Recently, I made a visit to a classic site in haunted Wales, Glyn Diffwys, just off the old A5 near the village of Llangwm. Once upon a time Glyn Diffwys was one of the most visited sites in North Wales, considered one of the highlights of any tour of this wild region in the 18th and early 19th centuries.
When George Borrow stopped here on his tour of 'Wild Wales', he described Glyn Diffwys as 'one of the wildest and most beautiful scenes imaginable'. According to a recently erected plaque, the little projection in the wall beside the road you can see in the picture is where Borrow stood to admire the view. You may be wondering what all the fuss is about. The tragedy is that the tree cover has been allowed to grow so extensively that the view that made Glyn Diffwys famous has been almost entirely obscured.
Hidden behind those trees is an old, single-arched bridge perched high over a narrow gorge through which the River Ceirw tumbles down a series of falls, overlooked by steep precipes and dramatic outcrops of rock. When I visited with my friends Stuart, Beth and Cameron McFadden, we could all hear the roaring of the falls but alas could do no more than glimpse the occasional splash of white water through the trees. The four of us even tried to make our way up through the valley, but were defeated. I'm not usually one to suggest chopping down trees, but in this case some management of the smaller trees choking up the foreground would return to view one of the most spectacular scenes in North Wales.
For a long time the view has been impossible to access because the A5 was just too busy along this stretch. Now that a new stretch of the road has been provided, this wiggly bit of Thomas Telford's road has been turned into a footpath. It's ironic that Telford incorporated viewing platforms into the road verges so that the majesty of Glyn Diffwys could be enjoyed by the visitors of his own day. It's even more ironic that Conwy Council should set up a plaque highlighting the beauty of the scene without considering that it is now obscured. I'd like to see the tree cover thinned and a foorpath created to improve access to this formerly celebrated spot.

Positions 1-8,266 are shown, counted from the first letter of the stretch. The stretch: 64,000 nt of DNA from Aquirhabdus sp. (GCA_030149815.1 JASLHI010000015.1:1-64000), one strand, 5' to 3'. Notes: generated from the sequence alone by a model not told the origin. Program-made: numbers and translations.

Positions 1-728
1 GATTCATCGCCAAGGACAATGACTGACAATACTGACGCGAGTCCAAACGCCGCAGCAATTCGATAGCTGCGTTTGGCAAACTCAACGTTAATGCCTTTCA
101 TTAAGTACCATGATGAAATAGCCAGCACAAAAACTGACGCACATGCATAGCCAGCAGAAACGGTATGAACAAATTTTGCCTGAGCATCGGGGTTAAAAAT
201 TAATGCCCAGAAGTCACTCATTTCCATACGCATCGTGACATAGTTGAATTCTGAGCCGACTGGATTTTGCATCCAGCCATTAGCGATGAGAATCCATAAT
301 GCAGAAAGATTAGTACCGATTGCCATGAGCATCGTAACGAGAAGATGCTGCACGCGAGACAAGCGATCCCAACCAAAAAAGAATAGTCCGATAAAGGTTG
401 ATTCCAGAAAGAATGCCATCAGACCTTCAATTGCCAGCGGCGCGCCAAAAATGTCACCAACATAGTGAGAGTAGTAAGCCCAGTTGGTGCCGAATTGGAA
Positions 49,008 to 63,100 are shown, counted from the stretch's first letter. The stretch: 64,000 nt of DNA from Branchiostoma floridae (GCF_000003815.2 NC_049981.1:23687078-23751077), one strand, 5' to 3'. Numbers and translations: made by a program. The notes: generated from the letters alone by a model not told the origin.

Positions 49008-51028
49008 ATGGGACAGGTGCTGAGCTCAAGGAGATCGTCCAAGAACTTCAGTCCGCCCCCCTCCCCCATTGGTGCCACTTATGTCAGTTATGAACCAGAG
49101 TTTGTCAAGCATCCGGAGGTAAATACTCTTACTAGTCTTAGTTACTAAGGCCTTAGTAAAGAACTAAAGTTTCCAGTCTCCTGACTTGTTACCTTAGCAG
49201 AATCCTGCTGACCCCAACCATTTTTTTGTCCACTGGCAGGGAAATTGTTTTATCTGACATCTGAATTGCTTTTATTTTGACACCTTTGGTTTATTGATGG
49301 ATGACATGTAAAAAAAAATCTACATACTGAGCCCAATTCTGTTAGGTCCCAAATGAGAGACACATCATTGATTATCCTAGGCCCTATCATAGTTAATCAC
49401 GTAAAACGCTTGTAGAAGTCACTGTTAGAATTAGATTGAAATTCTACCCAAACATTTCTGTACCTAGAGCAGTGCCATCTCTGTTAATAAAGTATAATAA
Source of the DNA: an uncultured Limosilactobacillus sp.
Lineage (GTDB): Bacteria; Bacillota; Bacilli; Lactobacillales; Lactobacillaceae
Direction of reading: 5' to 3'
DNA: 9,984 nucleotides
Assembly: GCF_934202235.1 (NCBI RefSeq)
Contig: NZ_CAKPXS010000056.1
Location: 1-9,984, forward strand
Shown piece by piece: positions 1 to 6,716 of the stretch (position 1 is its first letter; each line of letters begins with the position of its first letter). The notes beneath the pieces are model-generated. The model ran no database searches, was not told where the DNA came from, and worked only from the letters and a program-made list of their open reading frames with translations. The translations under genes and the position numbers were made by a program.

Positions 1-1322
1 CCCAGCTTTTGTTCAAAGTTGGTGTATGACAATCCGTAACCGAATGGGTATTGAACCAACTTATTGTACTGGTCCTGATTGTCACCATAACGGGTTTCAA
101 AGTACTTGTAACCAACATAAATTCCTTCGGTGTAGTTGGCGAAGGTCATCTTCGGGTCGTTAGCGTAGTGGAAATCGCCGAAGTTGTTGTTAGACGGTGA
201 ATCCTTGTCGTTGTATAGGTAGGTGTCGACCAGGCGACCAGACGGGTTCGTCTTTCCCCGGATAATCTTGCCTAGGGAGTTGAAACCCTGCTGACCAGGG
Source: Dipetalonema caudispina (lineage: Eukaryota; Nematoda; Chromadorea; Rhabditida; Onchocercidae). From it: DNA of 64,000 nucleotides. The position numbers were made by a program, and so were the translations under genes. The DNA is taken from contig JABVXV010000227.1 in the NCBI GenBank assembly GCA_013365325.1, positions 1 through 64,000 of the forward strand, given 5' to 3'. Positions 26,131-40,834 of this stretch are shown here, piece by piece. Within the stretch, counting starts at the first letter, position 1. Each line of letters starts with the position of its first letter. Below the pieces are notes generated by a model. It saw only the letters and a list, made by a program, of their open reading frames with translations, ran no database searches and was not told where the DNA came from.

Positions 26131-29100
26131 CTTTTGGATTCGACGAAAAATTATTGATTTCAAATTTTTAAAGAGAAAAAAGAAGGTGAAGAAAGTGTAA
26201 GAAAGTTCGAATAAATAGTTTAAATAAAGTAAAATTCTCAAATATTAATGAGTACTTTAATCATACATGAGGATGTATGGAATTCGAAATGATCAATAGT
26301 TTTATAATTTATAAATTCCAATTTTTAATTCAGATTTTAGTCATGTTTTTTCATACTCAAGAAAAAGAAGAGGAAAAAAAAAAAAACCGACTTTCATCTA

They'd have to put up new signs warning about the ghosts, though. This is what Elias Owen had to say about Glyn Diffwys and the bridge that spans the gorge in his book 'Welsh Folklore' published in 1896:
'There is a picturesque glen between Corwen and Cerrig-y-Drudion down which rushes a mountain stream, and over this stream is a bridge, called Pont-y-Glyn. On the left hand side, a few yards from the bridge, on the Corwen side, is a yawning chasm, through which the river bounds. Here people who have travelled by night affirm that they have seen ghosts - the ghosts of those who have been murdered in this secluded glen.
'A man who is now a bailiff near Ruthin, but at the time of the appearance of the Ghost to him at Pont-y-Glyn, was a servant of Garth Meilio - states that one night, when he was returning home late from Corwen, he saw before him, seated on a heap of stones, a female dressed in Welsh costume. He wished her good night, but she returned him no answer. She, however, got up and proceeded down the road, which she filled, so great were her increased dimensions.' (p. 197)
If you're interested in ghosts, you may also like to visit my other blog http://uncannyuk.blogspot.com